The 30th General Assembly of the EPC has affirmed the denomination’s historic position on the “non-essential” nature of women as teaching elders and crafted a polity solution that provides for freedom of conscience.
The General Assembly met June 23-26 at Cherry Creek Presbyterian Church in Englewood, Colo.
Jim Dixon, senior pastor of Cherry Hills Community Church in Highland Ranch, Colo., and co-chair of the Interim Committee on Women Teaching Elders, sought in his introduction of the proposal to establish a historical framework for the conversation.
“I remember fondly the work of our birth, the crafting of our essentials. I remember our ethos and many of us had come out of the PCUSA (Presbyterian Church (USA)) where ordination of women as teaching elders was mandated with quotas of women required on sessions. We were also aware of the stance of the PCA (Presbyterian Church in America) and we found ourselves somewhere in the middle. Our motto, ‘In essentials unity, in non-essentials liberty, and in all things charity,’ matched up with our hearts.”
Dixon continued, “We had egalitarians (those favoring women as pastors) among us and we had complementarians (those not favoring women as pastors) among us, and we still do. Both view men and women as created in the image of God, but gifted and called differently. Both believe in the authority and infallibility of Scripture. Both seek to do faithful exegesis, and yet arrive at equally faithful albeit different interpretations. We all seek to serve Christ together in the EPC so we regard this as a matter of freedom.”
Dixon outlined the two goals of the committee: first, to provide relief for egalitarian congregations in dominantly complementarian presbyteries, and second, to provide immediate relief to the presbytery of Mid-America.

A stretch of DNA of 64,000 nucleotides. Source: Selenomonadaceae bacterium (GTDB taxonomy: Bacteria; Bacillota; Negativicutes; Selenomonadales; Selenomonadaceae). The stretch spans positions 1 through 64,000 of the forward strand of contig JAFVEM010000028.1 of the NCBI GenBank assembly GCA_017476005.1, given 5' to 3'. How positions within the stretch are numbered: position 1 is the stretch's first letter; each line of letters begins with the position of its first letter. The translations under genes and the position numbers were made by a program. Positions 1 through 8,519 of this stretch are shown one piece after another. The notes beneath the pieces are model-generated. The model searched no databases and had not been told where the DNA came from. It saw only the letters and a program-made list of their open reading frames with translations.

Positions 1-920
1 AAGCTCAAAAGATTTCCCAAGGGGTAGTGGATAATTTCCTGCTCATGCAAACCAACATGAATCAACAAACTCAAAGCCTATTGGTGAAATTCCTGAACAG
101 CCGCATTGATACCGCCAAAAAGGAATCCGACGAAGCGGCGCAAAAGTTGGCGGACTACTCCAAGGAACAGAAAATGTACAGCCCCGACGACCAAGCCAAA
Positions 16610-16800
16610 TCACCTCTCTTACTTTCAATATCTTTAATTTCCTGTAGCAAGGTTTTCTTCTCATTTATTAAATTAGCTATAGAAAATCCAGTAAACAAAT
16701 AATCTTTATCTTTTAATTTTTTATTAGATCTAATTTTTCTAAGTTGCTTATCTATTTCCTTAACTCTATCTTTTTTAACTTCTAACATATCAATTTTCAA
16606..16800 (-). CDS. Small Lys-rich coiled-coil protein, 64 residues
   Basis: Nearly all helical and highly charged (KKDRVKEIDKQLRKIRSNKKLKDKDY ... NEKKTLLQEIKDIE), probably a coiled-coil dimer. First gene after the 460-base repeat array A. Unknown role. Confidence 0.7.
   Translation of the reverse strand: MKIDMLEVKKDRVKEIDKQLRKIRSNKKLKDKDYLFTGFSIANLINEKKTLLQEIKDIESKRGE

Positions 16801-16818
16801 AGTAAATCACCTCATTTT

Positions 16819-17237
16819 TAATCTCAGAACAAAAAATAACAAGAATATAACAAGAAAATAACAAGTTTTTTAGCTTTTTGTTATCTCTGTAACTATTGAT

Dixon then read a message from his committee co-chair Sandy Willson, Pastor of Second Presbyterian in Memphis, Tennessee addressing some of the questions most frequently asked of him regarding the committee’s recommendations. Among them were:
· Why do we not also allow complementarian churches to leave dominantly egalitarian presbyteries? Answer: We are not trying to create uniformity of opinion in our presbyteries, but rather freedom of practice. It is only egalitarian churches in complementarian presbyteries whose practice is currently inhibited.
· Doesn’t our recommendation threaten to divide the EPC family? Answer: We think it actually unifies the EPC family.
· Aren’t the consciences of complementarian pastors and churches serving in egalitarian presbyteries potentially threatened?
Answer: No. We believe that every teaching elder and every church session that has joined the EPC has already agreed that we will happily serve together with women in the church courts, even though we may choose to speak or vote against their ordination. If it is a violation of one’s conscience to serve with women (whom others constitutionally elected and ordained), that person should not join the EPC.
Dixon then presented the committee’s recommendations to the commissioners, which were all discussed and approved by the assembly.
The first amendment reaffirms the historic EPC position and makes explicit what is implicit in the Book of Government adding an excerpt from the “EPC Position Paper on the Ordination of Women” to the constitution. If the action of the GA is ratified by a majority of EPC presbyteries and by the 31st GA, the amended language of Book of Government 2-2 will read:
“The officers of the Church as set forth in Scripture are: Teaching elders (designated by many titles in Scripture, including ministers and pastors), ruling elders and deacons. The Evangelical Presbyterian Church believes that the issue of the ordination of women is not an essential of the faith. Since people of good faith who equally love the Lord and hold to the infallibility of Scripture differ on this issue, and since uniformity of view and practice is not essential to the existence of the visible church, the Evangelical Presbyterian Church has chosen to leave this decision to the Spirit-guided consciences of particular congregations concerning the ordination of women as elders and deacons, and to the presbyteries concerning the ordination of women as teaching elders.”